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You wait so long for a bus (consultation case) then two turn up at once- Manchester bus franchising back in court

You may remember back on April 1st, in what was decidedly not an April fools gag, we reported the first case brought against a bus franchising decision made by a combined authority. Greater Manchester was the first such body to make such a decision, though others are known to be examining the issue too which made the case an important first look at how courts will handle legal challenges.

The key question in the case was “is an authority looking to franchise out bus services restricted to only conducting one consultation on the issue?”. In Manchester the GMCA had conducted one consultation and independent audit, but decided after Covid hit to do a second to take into account changing patterns in public transport usage, again accompanied by an independent audit.

The claimants, a bus company, challenged the decision on two grounds, firstly that it had been unlawful to undertake a second consultation as the first consultation report had marked the end of the statutory process, and mandated a decision being made then, rather than after a second consultation. Secondly they argued that the second consultation had been irrational and manifestly unreasonable.

In court their arguments faltered. Examining the text of the Transport Act 2000, as amended by the Bus Services Act 2017, the judge determined that the statutory end point of the process (at which further consideration would no longer be appropriate) was the production of a final report including both the consultation response, and the Mayor’s decision. The Act did not mandate that only one consultation should be done, and further consultation so long as it was before that statutory endpoint was legitimate. Neither was it deemed to be irrational- Covid had been a clear change of circumstance and it was a reasonable conclusion to draw that further consultation might be necessary.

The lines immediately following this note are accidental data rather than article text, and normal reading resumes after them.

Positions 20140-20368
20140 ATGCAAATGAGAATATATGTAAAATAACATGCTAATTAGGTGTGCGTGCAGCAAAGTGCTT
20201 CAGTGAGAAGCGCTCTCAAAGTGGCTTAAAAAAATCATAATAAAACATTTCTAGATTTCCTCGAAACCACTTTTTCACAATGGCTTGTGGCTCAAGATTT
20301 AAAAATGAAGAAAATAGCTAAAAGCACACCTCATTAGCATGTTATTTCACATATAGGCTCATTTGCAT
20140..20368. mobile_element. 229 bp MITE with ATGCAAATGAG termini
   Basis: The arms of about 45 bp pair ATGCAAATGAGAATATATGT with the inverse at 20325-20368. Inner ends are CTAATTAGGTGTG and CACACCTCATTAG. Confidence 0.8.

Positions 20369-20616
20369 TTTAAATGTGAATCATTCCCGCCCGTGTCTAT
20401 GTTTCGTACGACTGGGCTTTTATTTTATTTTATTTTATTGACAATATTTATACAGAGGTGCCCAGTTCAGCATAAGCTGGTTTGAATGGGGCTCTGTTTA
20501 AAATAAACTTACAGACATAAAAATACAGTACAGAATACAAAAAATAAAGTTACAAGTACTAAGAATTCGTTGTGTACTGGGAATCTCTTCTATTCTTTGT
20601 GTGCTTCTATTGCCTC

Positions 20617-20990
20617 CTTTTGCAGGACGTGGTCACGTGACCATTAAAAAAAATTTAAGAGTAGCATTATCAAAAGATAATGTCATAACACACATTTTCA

That would have seemed to be that, but it seems bus companies are fierce defenders of their territory, and they appealed the judgment. The appeal judgment has been published this week and though it revolved a little more around the audits undertaken, rather than the consultation, was no more successful for the bus companies than the first instance one. Lady Justice Andrews, speaking for the court, rejected both their grounds of appeal and pointed out that the court would not effectively attempt to insert new words into a statute that would change its meaning.

The judgment also reiterated two key points from its predecessor. Firstly, that the independent audit was intended to take place prior to the consultation, and “provide consultees with some independent quality assurance of the underlying information and the methodology used by the authority to assess it”. The appellants also attempted to argue that if an authority received a negative independent audit report, it would be necessarily precluded from proceeding with the consultation or implementation of the scheme. Again, this was rejected, with an appropriate note of caution. In the words of Lady Justice Andrews “The face that it would probably be a recipe for litigation is the authority were to [proceed] in the teeth of serious criticisms in the audit report, is no justification for reading into the statute words that are not there.”

Given that several local authorities are looking at their own franchising arrangements, these two judgments together provide important clarity on how consultations, independent audits and other documents should be handled when making your own assessments. Having this authority helps the Institute to refine our own advice and ensure that we can help you. We’re also glad to see the place and value of independent audits being acknowledged- as many will know, we do our own independent audits of consultation processes in the form of our QA process, and we know that many people find them absolutely vital to assure both consultees and decision-makers of proper process.

If you’d like an informal discussion about transport and travel consultations, feel free to contact Karen Fourie at, or call the Institute on 01767 318 350

About the Author

Stephen serves as the Institute’s Legal and Parliamentary Officer. Before joining the Institute Stephen studied Law at Bangor University and pursued a Masters’ degree in Aviation and Space Law at McGill University in Montreal. After this, he returned to London and was called to the bar in 2016 at the Honorable Society of Gray’s Inn, before deciding not to go into practice and move towards public policy work instead. Within the Institute, Stephen provides legal, political and policy analysis of UK and global current affairs of interest to consultors and consultees.

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